The Prison version paints a much better picture of what the song is all about; it features real footage of police brutality against African Americans, real footage of the Ku Klux Klan and footage of violence and genocide in other parts of the world. We also see Michael himself behind bars wearing a prison uniform, handcuffed and shackled, sitting in a prison commissary with real prison inmates – many of them Black or members of other minorities. And if you examine the lyrics of the song, these were all points that Michael really wanted to make so, to me, the Prison version is so much more effective than the Brazil version in terms of evoking the feeling that Michael was going for. In fact, when describing the song, Michael himself said,

“‘They Don’t Care About Us’ has an edge. It’s a public awareness song … It’s a protest kind of song.”  

I just think it’s a shame that this version was deemed too violent because, coupled with the song’s lyrics, it really makes a powerful statement.

Willa:  I agree, it’s very powerful, and as with much of his later work, it also makes the personal political. It begins with a group of teenage girls filmed through a chain link fence. They’re all minority kids, and the fence suggests that they are imprisoned in some way – either literally imprisoned at a reform school or some place like that, or figuratively imprisoned in a social system that restricts their freedom and limits their potential.

As the girls begin to chant the chorus of “They Don’t Care About Us,” one of the girls says, “Don’t worry what people say. We know the truth.” To me, this clearly refers to the 1993 accusations against him, so he’s juxtaposing the lyrics of the song with the way he’s being treated by the police and the press. That’s what I meant when I said this song is “personal.”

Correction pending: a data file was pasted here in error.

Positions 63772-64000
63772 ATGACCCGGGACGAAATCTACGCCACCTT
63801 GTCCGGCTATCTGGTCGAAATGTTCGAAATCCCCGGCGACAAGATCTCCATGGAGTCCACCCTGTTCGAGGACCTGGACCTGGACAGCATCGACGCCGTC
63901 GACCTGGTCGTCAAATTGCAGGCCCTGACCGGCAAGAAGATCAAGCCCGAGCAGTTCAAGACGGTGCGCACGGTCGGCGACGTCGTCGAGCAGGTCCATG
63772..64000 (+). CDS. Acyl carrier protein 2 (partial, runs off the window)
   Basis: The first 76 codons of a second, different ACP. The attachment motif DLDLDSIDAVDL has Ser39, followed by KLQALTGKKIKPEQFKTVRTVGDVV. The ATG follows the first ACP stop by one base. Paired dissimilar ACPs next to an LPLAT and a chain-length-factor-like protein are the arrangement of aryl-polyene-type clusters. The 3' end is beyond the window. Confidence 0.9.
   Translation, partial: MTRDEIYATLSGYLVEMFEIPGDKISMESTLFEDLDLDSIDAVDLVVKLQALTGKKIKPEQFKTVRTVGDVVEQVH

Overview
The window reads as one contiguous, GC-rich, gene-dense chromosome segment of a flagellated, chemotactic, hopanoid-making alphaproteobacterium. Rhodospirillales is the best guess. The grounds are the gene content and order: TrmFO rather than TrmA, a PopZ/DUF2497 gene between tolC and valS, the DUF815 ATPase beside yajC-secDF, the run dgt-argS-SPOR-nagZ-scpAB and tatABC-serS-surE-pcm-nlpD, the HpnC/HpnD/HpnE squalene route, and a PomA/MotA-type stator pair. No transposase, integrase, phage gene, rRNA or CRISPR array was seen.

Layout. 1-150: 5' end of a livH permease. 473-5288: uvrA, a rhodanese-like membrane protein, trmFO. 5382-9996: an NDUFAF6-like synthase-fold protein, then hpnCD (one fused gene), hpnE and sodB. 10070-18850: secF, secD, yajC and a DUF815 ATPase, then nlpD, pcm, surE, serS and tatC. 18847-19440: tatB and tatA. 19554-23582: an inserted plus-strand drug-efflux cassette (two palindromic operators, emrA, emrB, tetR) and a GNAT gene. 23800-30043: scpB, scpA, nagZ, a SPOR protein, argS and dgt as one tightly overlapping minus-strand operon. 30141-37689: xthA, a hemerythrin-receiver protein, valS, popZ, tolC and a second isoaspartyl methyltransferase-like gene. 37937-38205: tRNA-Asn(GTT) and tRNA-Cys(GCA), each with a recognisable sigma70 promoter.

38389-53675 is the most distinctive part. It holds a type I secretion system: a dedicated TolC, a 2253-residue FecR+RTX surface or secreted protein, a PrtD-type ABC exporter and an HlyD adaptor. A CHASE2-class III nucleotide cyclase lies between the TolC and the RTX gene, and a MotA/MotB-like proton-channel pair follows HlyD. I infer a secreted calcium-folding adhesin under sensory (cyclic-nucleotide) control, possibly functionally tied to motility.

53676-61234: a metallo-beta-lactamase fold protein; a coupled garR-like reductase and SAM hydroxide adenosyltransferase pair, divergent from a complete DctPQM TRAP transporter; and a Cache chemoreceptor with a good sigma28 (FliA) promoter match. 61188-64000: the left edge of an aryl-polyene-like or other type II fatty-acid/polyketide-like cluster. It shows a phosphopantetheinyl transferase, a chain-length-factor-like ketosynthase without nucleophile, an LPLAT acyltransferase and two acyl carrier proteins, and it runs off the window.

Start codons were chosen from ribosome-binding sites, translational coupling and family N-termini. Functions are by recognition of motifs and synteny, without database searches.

Joie:  Oh, it’s no doubt that this song is very personal and obviously stems from the events of ’93.

Willa:  It seems that way to me too. But then he “makes the personal political” by situating his plight within the context of other scenes of oppression. He’s saying that the way he’s being treated isn’t an isolated incident – it’s part of a much larger pattern of systemic oppression. And in a country where a young Black man is more likely to go to prison than college, that is a crucially important point. Why are all those young men going to prison? Are they all criminals? He’s been falsely accused and painted as a criminal by the police and the press, but he’s innocent. Has that happened with other Black men as well? How widespread is this?

Joie:  All extremely good questions.

Willa:  So as with the young girls behind the chain-link fence in the opening shot, the prison can be interpreted both literally and figuratively as well – literally in that far too many young Black men are being incarcerated, and figuratively in that they are trapped in a society that presumes they are born guilty merely because of who they are.

However, he doesn’t make this a clear-cut Black and White issue. Most of the prisoners are Black or some other minority, but some are White. Most of the guards are White, but several are Black. In fact, at one point he shoves aside a guard’s billy club, and that guard is Black. And while he includes many scenes of oppressive White-on-Black violence, there are also scenes of Black-on-Black violence, and Asian-on-Asian violence, and two clips of a White truck driver being beaten by a circle of young Black men during the Rodney King riots. And when identifying leaders in the fight for justice, he cites Franklin Delano Roosevelt as well as Martin Luther King.